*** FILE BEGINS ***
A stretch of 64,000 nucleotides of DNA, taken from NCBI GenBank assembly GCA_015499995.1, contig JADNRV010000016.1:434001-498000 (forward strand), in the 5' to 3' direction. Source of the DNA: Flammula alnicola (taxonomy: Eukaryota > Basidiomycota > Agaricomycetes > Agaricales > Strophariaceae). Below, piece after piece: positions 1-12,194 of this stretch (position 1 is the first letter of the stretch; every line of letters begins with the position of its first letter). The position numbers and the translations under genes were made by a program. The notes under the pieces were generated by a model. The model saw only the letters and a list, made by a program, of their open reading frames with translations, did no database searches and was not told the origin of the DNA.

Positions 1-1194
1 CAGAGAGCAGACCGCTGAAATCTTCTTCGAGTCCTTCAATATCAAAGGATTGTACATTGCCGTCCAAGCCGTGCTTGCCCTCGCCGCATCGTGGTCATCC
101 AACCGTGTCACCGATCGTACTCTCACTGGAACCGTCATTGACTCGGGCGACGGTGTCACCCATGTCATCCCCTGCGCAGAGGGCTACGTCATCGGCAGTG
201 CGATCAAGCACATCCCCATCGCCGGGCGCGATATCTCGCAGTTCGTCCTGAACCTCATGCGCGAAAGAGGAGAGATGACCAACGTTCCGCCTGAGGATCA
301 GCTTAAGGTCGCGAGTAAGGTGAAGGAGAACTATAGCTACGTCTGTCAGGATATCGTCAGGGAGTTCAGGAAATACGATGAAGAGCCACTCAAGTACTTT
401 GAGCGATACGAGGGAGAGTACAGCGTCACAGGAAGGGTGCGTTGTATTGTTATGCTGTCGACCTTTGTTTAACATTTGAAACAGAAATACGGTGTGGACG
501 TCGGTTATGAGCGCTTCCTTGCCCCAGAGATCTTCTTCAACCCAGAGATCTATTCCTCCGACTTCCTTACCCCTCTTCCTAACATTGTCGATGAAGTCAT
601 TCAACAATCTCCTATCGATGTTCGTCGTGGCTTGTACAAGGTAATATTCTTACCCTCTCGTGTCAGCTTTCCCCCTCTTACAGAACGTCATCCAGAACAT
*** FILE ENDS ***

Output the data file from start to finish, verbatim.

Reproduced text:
A stretch of 64,000 nucleotides of DNA, taken from NCBI GenBank assembly GCA_015499995.1, contig JADNRV010000016.1:434001-498000 (forward strand), in the 5' to 3' direction. Source of the DNA: Flammula alnicola (taxonomy: Eukaryota > Basidiomycota > Agaricomycetes > Agaricales > Strophariaceae). Below, piece after piece: positions 1-12,194 of this stretch (position 1 is the first letter of the stretch; every line of letters begins with the position of its first letter). The position numbers and the translations under genes were made by a program. The notes under the pieces were generated by a model. The model saw only the letters and a list, made by a program, of their open reading frames with translations, did no database searches and was not told the origin of the DNA.

Positions 1-1194
1 CAGAGAGCAGACCGCTGAAATCTTCTTCGAGTCCTTCAATATCAAAGGATTGTACATTGCCGTCCAAGCCGTGCTTGCCCTCGCCGCATCGTGGTCATCC
101 AACCGTGTCACCGATCGTACTCTCACTGGAACCGTCATTGACTCGGGCGACGGTGTCACCCATGTCATCCCCTGCGCAGAGGGCTACGTCATCGGCAGTG
201 CGATCAAGCACATCCCCATCGCCGGGCGCGATATCTCGCAGTTCGTCCTGAACCTCATGCGCGAAAGAGGAGAGATGACCAACGTTCCGCCTGAGGATCA
301 GCTTAAGGTCGCGAGTAAGGTGAAGGAGAACTATAGCTACGTCTGTCAGGATATCGTCAGGGAGTTCAGGAAATACGATGAAGAGCCACTCAAGTACTTT
401 GAGCGATACGAGGGAGAGTACAGCGTCACAGGAAGGGTGCGTTGTATTGTTATGCTGTCGACCTTTGTTTAACATTTGAAACAGAAATACGGTGTGGACG
501 TCGGTTATGAGCGCTTCCTTGCCCCAGAGATCTTCTTCAACCCAGAGATCTATTCCTCCGACTTCCTTACCCCTCTTCCTAACATTGTCGATGAAGTCAT
601 TCAACAATCTCCTATCGATGTTCGTCGTGGCTTGTACAAGGTAATATTCTTACCCTCTCGTGTCAGCTTTCCCCCTCTTACAGAACGTCATCCAGAACAT